For the glass material, I set the diffuse colour to black and Set the reflection and refraction color to 90% white since a car windscreen does not have 100 percent reflection and transparency. I added a little colour to the fog parameter to give it that tinted look. I also used a Fresnel reflection type to give it that natural reflection you would normally see on a car windshield. I didit alter the relection and refraction subdivision amount since I was only rendering a still image and not an animation, subdivision of 8 was enough.
For the chrome materials, I set the diffuse colour to light gray and set the reflection colour to 90 percent white since nothing is 100 percent reflective except a mirror. This time the refraction colour was set to black since metals have no transparency except we are talking of metals created by aliens in outer space. Lol. This time, I turned off Fresnel reflection since I wanted overall reflection on the chrome surface.
For the tyre material, I set the diffuse colour to 90 percent black and remember NOTHING is 100 percent black or white in real life except digitally. There are so many factors that affects colour intensities in real life. I added very little Fresnel reflection to give it that extra gloss and to make it not to look completely matte.
For the dark plastic material, I used almost the same settings as the tyre material but with a little more reflection.
From these, I know you can figure out how the other materials were created. Let me don’t waste much time talking about materials since I didn’t make use of complex textures or material networks, just basic material setup.
Now for the fun part, lighting. I used a vray dome light and I also used the background image as a fake hdri and reflection map. I added two vray plane light and a vray sphere light, all with low light intensities just to give life to the interior of the car.
As you already know, the car was rendered using vray. I used the irradiance map as my primary GI engine and light cache as my secondary GI engine and a few other tweaks. In the irradiance map settings, I set the subdivision to 30 and the interpolation samples to 5, the current preset was set to very low since it was a still image render. In the light cache settings, I set the subdivision amount to 1200 and sample size to 0.01.
I used Mitchell Netravali as the antialiasing filter (personal preference).
In the global DMC tab, I set the noise threshold to 0.002
In the colour mapping tab, I changed the type to reinhard (since it is a blend between exponential colour mapping and linear colour mapping), I felt this colour mapping type best suit my lighting setup. Pretty much from here, all the other settings were at their default values.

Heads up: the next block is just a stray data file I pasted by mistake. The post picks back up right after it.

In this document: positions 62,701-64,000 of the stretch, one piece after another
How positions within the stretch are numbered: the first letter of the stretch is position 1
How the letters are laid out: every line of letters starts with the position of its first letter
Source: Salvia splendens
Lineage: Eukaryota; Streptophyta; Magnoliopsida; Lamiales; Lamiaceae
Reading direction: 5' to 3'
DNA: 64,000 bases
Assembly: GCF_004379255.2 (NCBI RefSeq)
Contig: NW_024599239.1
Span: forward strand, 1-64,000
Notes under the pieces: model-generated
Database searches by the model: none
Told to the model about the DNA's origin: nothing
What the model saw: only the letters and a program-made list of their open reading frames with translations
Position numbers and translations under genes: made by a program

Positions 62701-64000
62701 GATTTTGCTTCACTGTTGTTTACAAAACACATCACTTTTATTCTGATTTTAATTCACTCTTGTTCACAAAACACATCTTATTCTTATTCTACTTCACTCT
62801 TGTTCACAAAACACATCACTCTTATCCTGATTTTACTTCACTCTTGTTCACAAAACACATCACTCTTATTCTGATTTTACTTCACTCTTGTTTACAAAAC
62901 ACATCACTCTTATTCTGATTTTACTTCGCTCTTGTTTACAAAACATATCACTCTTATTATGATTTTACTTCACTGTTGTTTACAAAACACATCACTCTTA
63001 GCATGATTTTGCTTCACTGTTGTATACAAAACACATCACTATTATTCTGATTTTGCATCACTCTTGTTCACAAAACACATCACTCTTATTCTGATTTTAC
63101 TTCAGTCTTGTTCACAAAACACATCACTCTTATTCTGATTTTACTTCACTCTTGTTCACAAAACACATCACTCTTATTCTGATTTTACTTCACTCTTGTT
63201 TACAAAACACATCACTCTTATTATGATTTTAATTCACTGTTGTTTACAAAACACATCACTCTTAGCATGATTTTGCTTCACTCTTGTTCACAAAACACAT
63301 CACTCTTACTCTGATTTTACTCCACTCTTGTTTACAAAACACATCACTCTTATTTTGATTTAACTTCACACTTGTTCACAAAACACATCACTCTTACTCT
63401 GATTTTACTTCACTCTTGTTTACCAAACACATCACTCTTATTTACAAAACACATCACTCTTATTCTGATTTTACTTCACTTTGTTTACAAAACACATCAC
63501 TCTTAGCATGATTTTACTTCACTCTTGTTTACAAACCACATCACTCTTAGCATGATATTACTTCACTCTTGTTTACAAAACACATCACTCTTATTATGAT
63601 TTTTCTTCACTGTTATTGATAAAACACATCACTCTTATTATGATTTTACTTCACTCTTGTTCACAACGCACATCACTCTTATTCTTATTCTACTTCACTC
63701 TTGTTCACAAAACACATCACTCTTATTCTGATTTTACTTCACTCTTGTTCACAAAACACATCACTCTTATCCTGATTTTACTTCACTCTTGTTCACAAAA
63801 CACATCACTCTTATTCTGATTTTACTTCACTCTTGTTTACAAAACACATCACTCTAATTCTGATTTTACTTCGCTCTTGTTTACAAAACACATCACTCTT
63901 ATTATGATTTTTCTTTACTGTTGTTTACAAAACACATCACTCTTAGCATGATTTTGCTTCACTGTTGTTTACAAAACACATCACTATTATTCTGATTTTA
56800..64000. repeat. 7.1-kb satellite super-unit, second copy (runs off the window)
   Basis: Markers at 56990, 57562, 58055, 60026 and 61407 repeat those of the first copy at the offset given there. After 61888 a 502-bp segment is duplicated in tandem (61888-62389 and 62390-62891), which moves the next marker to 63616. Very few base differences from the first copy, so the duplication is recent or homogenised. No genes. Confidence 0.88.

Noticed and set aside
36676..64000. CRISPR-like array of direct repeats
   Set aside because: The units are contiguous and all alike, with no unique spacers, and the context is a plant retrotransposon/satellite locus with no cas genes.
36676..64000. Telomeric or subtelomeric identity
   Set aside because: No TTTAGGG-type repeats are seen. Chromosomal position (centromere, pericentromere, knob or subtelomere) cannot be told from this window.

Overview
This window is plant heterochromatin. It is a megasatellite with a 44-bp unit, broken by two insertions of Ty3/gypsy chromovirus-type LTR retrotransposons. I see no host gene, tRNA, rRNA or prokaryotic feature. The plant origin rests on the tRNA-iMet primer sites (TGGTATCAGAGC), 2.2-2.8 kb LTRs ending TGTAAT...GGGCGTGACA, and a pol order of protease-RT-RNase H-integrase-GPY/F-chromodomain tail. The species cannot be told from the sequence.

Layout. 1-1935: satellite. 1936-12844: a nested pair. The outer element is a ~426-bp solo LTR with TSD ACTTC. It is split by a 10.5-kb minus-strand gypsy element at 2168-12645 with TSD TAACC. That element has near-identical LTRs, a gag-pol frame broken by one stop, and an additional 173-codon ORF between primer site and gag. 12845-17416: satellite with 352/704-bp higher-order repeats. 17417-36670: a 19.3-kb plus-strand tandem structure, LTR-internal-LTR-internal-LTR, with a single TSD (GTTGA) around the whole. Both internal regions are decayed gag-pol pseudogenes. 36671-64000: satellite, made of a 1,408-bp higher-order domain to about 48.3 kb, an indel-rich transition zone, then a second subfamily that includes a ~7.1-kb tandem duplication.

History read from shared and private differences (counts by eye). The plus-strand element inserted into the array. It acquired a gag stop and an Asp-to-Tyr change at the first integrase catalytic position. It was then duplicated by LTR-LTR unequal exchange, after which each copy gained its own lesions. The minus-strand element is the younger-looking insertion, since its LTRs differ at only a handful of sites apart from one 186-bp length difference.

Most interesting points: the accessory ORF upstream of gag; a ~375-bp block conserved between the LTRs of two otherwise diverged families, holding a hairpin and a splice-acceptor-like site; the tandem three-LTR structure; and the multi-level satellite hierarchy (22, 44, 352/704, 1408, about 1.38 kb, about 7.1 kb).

For the render elements, I rendered the background separately to give room for alpha channel and also I rendered out an ambient occlusion pass to give contact shadows to the car. To render out ambient occlusion pass in vray without baking it into the render by checking the ambient occlusion check box in the global illumination setting, doing this limits your freedom to control it separately. So to render out ambient occlusion pass separately, you have to select the vray extraTex in the render elements and apply a vray dirt material to the extraTex material input.
I composited the final render in Photoshop, it is always a good idea to render out render passes so as to have full control over the image and also to easily fix problems in the image. But I only rendered out ambient occlusion pass which was fine. In Photoshop, the occlusion pass blending mode was set to multiply, and I reduced the opacity to 90 percent.
Pro tip: always add imperfections to your renders both in 3d and in post. Making everything in your scene look perfect will in turn make your cg look fake, that little imperfection in your 3d scene will go a long way in making your scene look and feel more realistic.
For this shot, I used magic bullet looks from redgiant to do most of the post touches. I added some lens effects like chromatic abbresion and lens distortion to make it feel as if it was shot with a real camera. Finally, I did a little colour grade on the image to give it that pop and cinematic look. I also added a Depth of Field effects so as to focus the eyes more on the front side of the car.
And there we go guys, there are few other steps I skipped which I would have covered if it were to be a video tutorial, but I can’t cover all the steps in a written articles, but overall these are the major things I did to create this shot. I hope you like it. I will try to come up with more of these in the future. Thanks a lot guys for checking it out… I'll like to also hear from the community especially the ones interested in computer graphics, 3d animation and visual effects if you want me to post more this topics like this and also tutorials on how I create some of my works... Thanks